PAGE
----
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Home > Business > Budget 2003-2004 > Special

Indirect Tax: No method in the largesse

March 01, 2003

After all the publicity and discussion on the Kelkar report before the Budget it was but natural that the finance minister would pay handsome tribute to the report. But in the ultimate analysis, he has not really followed the fundamental approach recommended by Vijay Kelkar.

Like most other finance ministers he has in this Budget followed the shining path of giving exemptions to industries ostensibly to promote them. We already have a number of exemptions, apparently promotional and location-based.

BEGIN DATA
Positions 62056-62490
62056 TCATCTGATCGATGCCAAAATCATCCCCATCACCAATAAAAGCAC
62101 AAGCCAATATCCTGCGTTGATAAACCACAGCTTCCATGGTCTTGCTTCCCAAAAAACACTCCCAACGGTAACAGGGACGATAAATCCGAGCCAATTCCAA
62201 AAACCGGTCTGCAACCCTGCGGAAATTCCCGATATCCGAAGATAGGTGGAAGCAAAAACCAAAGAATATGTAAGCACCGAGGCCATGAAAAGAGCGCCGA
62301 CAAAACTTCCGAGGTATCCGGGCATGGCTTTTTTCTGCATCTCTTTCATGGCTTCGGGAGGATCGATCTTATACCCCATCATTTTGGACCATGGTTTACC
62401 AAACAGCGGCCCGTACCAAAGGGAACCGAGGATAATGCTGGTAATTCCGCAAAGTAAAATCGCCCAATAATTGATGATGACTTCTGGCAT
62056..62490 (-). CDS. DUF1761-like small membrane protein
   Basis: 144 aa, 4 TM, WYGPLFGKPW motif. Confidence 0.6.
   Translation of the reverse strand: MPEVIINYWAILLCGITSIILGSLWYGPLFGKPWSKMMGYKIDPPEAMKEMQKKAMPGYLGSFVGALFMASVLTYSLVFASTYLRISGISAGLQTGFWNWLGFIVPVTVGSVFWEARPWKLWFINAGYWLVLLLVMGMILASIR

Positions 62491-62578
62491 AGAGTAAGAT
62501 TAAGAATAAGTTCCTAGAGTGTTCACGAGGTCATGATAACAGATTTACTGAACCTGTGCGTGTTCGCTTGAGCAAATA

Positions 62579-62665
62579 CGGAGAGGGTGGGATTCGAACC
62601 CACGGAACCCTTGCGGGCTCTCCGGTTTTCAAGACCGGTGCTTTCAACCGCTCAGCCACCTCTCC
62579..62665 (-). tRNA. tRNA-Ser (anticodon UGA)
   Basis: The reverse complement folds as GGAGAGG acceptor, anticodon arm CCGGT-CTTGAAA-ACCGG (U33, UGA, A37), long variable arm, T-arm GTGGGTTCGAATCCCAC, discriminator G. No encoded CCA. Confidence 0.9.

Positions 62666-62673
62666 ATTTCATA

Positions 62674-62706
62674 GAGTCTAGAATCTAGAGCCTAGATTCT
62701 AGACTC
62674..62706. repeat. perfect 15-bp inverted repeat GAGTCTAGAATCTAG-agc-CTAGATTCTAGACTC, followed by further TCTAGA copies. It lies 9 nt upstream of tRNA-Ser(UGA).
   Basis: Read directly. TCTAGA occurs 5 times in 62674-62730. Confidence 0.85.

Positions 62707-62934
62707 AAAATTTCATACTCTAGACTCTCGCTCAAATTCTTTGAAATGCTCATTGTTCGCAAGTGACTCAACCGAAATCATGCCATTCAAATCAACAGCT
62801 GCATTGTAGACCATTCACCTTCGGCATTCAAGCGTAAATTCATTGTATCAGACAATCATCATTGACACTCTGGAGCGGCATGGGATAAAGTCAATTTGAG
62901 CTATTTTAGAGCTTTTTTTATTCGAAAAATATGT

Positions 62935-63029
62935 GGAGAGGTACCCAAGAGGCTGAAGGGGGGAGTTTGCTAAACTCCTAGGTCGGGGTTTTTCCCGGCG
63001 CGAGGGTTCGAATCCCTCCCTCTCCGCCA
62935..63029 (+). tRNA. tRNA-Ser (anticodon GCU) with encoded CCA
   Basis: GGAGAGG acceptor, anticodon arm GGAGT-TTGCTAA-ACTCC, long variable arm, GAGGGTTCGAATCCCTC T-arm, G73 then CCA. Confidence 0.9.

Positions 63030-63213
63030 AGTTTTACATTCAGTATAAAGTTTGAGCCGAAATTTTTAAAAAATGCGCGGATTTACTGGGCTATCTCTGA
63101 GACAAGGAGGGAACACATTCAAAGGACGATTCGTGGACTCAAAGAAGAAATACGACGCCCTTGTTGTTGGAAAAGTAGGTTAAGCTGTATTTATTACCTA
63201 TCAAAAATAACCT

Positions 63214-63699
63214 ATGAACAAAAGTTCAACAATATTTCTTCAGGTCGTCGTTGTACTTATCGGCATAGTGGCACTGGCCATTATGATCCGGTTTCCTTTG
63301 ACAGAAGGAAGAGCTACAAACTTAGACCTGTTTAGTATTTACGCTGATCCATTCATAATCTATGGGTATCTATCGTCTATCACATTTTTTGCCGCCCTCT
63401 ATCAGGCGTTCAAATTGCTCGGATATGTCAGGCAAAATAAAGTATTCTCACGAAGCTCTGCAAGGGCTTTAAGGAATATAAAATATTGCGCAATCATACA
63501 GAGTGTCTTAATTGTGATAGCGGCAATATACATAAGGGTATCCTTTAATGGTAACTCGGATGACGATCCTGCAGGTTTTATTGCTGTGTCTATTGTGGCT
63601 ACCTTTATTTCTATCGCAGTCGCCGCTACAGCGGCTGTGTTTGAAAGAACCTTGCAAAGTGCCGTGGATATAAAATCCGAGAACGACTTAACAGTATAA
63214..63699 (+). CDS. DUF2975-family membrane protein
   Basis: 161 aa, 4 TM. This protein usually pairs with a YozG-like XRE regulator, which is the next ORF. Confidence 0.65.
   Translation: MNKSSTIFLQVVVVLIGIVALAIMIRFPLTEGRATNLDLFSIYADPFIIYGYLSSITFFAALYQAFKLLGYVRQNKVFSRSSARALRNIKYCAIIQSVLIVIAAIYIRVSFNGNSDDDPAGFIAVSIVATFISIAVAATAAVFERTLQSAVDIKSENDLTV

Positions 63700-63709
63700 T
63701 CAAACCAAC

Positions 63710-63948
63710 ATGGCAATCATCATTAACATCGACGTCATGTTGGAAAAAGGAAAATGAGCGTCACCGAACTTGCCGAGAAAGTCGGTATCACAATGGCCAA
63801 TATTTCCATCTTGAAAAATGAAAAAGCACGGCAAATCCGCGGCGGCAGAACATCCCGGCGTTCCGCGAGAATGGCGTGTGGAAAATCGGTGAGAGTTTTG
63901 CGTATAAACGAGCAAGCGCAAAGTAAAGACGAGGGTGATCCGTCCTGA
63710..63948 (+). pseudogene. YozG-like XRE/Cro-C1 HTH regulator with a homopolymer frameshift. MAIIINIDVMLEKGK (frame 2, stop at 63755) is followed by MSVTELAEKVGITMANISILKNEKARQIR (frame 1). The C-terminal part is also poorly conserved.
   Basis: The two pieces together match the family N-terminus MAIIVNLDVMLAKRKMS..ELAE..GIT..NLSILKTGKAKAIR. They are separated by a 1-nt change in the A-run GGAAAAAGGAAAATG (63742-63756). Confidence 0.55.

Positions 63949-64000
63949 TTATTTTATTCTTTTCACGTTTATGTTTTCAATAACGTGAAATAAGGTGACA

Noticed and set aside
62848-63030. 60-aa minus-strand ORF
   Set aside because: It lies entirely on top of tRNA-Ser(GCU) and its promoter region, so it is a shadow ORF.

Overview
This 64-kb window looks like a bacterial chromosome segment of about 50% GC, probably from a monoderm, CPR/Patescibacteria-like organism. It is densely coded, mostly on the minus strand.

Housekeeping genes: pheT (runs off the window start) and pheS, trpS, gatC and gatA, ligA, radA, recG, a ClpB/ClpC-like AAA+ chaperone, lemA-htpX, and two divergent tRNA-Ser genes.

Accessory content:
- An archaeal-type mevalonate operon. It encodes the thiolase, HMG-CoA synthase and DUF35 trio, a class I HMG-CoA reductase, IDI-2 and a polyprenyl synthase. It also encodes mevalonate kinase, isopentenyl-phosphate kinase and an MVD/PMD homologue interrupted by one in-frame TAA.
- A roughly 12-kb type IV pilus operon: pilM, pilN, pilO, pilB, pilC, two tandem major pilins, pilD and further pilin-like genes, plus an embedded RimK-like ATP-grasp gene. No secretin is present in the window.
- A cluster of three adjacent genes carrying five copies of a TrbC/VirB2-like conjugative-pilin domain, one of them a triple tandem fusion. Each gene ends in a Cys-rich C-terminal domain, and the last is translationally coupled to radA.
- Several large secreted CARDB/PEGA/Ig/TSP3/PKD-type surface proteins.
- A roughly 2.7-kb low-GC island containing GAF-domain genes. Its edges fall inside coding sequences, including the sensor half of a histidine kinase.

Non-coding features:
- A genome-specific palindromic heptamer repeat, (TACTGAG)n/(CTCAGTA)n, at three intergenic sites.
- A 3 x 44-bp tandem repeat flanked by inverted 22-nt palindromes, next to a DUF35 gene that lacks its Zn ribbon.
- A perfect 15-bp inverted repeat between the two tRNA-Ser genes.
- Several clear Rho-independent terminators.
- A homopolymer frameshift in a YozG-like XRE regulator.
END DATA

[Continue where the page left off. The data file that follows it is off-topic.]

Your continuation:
They have made the customs and excise tariff highly complicated, what with long conditions and longer lists attached to them. Kelkar's basic suggestion was to simplify the tariff by abolishing exemptions, conditions, bonds, lists and all that.

One of the very important suggestions was to amend the existing law prohibiting “Unjust Enrichment”. This has also not been accepted. Other issues we shall discuss under different heads as we proceed.


The Budget claims to have reduced the peak rate of customs duty from 30 per cent to 25 per cent. It is not the peak rate that is 182 per cent but only the median, that is to say, which applies to most of the items.

This leaves us with all the high rates for agricultural goods, dairy products and alcoholic products intact such as 30 per cent, 35 per cent, 40 per cent, 50 per cent, 100 per cent and so on. The number of rates still remains at nearly 22 as before.